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Why NBA superstar Steph Curry just invested in Seattle pay equity startup Syndio

Seattle pay equity startup Syndio has scored more than $30 million in funding in its four years, but a new $1 million assist from early-stage investors Penny Jar Capital, announced Monday, is especially noteworthy because the firm is anchored by NBA star Stephen Curry.

A two-time league MVP with the Golden State Warriors, some have called Curry the greatest shooter in NBA history. Off the court, the shots he’s taking on companies such as Syndio are also gaining attention.

“This was really important to me because he’s not part of this hype cycle around equity,” Syndio CEO Maria Colacurcio told GeekWire. “He’s really been committed to this for a long time. And that was really before the U.S. Women’s National Team stuff kicked up.”

She added that Penny Jar and Curry offer a different look on Syndio’s cap table and that Curry is already very involved.

“He’s not just putting his name on something and then backing away,” Colacurcio said.

Colacurcio referenced a piece Curry wrote in The Players’ Tribune in 2018, in which he said he took pay equity personally as the father of two girls who wanted to grow up “knowing that there are no boundaries that can be placed on their futures” … “believing that they can dream big, and strive for careers where they’ll be treated fairly.”

Curry said that fair pay is long overdue and a fundamental issue that needs to be addressed to “progress towards an equitable society.”

“Syndio is an objective solution that removes unconscious bias from the equation and changes the way business leaders tackle workplace equity, making pay equity the standard for companies around the world,” he said in a news release.

Syndio’s so-called EquityTech software analyzes salaries, rooting out discriminatory differences in pay that are tied to gender, race, ethnicity or age while providing strategies for fixing those disparities. Of its 160 clients, 40 are in the Fortune 500 and companies include Nordstrom, Salesforce, Slack, General Mills and others. The startup’s software is being used to analyze the pay of 2.6 million employees.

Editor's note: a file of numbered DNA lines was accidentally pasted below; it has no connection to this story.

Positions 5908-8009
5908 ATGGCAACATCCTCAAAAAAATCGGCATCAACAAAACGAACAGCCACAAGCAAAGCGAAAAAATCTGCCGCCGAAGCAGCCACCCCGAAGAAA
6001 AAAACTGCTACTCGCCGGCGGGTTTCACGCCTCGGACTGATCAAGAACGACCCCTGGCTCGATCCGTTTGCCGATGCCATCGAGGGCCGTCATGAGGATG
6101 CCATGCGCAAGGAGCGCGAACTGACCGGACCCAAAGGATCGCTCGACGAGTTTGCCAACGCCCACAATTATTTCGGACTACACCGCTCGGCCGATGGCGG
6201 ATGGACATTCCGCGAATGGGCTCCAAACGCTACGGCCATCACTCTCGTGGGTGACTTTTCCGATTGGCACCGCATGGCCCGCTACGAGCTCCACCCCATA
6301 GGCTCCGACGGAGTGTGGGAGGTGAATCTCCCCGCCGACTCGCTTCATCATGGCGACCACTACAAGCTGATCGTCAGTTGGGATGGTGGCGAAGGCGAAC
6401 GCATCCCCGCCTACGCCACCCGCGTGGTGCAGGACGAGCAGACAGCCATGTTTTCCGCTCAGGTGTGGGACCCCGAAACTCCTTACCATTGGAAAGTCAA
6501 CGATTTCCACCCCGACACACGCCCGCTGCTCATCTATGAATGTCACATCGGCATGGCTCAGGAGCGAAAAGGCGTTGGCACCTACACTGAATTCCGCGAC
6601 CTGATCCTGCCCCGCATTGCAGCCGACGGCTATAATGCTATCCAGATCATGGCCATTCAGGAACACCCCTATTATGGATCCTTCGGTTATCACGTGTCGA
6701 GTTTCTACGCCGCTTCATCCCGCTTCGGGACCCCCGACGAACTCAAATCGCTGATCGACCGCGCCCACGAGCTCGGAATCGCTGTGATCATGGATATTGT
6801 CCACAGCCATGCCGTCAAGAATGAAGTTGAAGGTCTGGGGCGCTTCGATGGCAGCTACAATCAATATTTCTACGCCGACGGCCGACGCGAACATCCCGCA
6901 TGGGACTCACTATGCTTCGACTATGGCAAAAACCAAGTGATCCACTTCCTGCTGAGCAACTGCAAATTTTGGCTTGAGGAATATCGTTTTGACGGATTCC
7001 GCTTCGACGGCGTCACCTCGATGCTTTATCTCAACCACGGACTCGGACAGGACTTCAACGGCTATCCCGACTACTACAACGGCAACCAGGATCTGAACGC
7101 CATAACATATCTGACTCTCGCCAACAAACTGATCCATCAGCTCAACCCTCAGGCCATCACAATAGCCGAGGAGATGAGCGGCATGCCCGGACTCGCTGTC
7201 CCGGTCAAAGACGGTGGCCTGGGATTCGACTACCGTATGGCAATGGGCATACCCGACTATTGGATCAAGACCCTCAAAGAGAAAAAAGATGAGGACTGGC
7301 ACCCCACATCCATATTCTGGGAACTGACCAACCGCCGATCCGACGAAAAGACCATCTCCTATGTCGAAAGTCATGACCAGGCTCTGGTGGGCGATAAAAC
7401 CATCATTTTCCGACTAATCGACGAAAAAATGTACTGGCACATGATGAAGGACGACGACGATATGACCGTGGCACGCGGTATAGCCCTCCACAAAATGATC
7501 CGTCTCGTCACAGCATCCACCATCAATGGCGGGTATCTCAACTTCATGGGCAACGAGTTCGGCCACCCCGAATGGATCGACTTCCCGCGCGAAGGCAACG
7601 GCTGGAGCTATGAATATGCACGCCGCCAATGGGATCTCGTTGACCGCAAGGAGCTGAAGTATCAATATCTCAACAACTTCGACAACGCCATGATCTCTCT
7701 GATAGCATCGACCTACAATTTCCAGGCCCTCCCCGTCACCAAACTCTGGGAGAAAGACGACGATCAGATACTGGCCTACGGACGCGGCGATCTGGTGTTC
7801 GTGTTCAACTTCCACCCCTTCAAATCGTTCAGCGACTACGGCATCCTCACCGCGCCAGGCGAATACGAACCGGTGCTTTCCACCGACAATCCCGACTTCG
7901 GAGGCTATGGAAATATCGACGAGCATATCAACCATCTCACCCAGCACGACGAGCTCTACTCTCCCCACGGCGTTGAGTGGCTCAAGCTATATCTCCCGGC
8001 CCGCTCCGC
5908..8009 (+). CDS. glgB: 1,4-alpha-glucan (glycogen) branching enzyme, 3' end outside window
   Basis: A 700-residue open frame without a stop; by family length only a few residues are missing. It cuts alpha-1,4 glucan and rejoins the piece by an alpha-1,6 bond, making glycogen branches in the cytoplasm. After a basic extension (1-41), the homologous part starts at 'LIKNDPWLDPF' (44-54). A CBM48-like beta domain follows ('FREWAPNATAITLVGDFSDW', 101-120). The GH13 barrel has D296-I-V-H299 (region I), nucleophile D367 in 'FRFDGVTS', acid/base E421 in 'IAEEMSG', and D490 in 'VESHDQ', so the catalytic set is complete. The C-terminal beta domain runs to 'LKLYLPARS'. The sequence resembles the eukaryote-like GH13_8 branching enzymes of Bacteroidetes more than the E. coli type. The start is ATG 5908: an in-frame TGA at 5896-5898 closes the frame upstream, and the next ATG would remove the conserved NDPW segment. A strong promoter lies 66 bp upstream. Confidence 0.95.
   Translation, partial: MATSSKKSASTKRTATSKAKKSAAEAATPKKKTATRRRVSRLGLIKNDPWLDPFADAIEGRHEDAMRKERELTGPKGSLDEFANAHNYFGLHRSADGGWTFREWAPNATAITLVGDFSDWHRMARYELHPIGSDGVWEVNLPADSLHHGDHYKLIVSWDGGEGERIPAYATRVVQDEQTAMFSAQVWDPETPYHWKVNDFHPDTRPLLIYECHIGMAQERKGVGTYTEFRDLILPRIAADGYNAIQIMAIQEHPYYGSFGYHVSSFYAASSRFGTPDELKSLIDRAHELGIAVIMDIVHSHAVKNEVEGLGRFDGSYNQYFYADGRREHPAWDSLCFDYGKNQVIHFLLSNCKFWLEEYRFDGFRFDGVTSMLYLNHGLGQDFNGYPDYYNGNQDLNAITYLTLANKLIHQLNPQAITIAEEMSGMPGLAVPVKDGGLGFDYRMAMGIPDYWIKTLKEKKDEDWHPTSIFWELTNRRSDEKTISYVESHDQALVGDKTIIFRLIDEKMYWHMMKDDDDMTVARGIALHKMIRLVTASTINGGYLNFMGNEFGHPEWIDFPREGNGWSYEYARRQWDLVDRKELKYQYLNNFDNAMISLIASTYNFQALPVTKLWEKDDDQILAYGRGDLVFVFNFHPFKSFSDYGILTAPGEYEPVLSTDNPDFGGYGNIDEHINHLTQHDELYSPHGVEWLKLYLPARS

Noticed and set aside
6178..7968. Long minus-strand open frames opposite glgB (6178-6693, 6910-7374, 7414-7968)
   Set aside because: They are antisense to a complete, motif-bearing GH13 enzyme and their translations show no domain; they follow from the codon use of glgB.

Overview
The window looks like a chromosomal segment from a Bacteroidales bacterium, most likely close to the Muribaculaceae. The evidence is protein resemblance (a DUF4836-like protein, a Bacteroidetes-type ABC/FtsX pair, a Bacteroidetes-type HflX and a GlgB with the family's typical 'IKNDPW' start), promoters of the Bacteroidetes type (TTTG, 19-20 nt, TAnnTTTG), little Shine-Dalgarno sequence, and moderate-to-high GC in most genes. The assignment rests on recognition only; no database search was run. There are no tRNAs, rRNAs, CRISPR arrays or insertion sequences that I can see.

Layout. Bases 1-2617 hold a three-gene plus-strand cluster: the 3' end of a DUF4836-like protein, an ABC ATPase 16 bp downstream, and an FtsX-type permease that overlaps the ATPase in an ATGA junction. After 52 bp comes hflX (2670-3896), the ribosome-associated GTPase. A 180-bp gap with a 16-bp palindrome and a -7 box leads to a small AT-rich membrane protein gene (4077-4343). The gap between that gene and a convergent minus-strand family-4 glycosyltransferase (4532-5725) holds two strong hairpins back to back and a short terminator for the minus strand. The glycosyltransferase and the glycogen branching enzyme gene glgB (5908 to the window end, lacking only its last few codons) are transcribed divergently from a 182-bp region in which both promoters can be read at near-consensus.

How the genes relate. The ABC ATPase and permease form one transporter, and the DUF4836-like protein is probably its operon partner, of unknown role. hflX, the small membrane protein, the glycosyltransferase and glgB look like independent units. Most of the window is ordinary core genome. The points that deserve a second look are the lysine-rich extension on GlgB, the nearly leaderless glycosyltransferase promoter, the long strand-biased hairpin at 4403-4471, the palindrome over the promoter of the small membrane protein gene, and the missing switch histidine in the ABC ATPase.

And while the problem Syndio is tackling is an obvious attraction for investors like Curry, Colacurcio said the company’s success is also a big draw.

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Curry is invested in companies such as Miro and Guild Education, which Colacurcio called “massive, successful, SaaS companies,” and previous Syndio investors Bessemer Venture Partners and Emerson Collective are also invested in Guild Education, an upskilling platform.

Syndio meanwhile has seen revenue double from Q1 to Q2 of this year and its year-over-year revenue has tripled.

“Penny Jar really did their diligence with us and I was impressed actually, they did their homework,” Colacurcio said. “What we don’t want to have happen is for this to be construed as just a social impact investment. Obviously our missions are very well aligned, but a big part of this was just purely the momentum as a business that we’re having.”

Colacurcio credits three things that are driving that momentum:

Syndio just released a new tool called Pay Finder, which helps companies guide discretion and eliminate bias in starting pay and promotions.

Data scientist and law professor Zev Eigen founded Syndio in 2016; Colacurcio joined in 2018. Syndio won GeekWire’s Elevator Pitch competition in 2019 and the startup now employs close to 70 people and is hiring.

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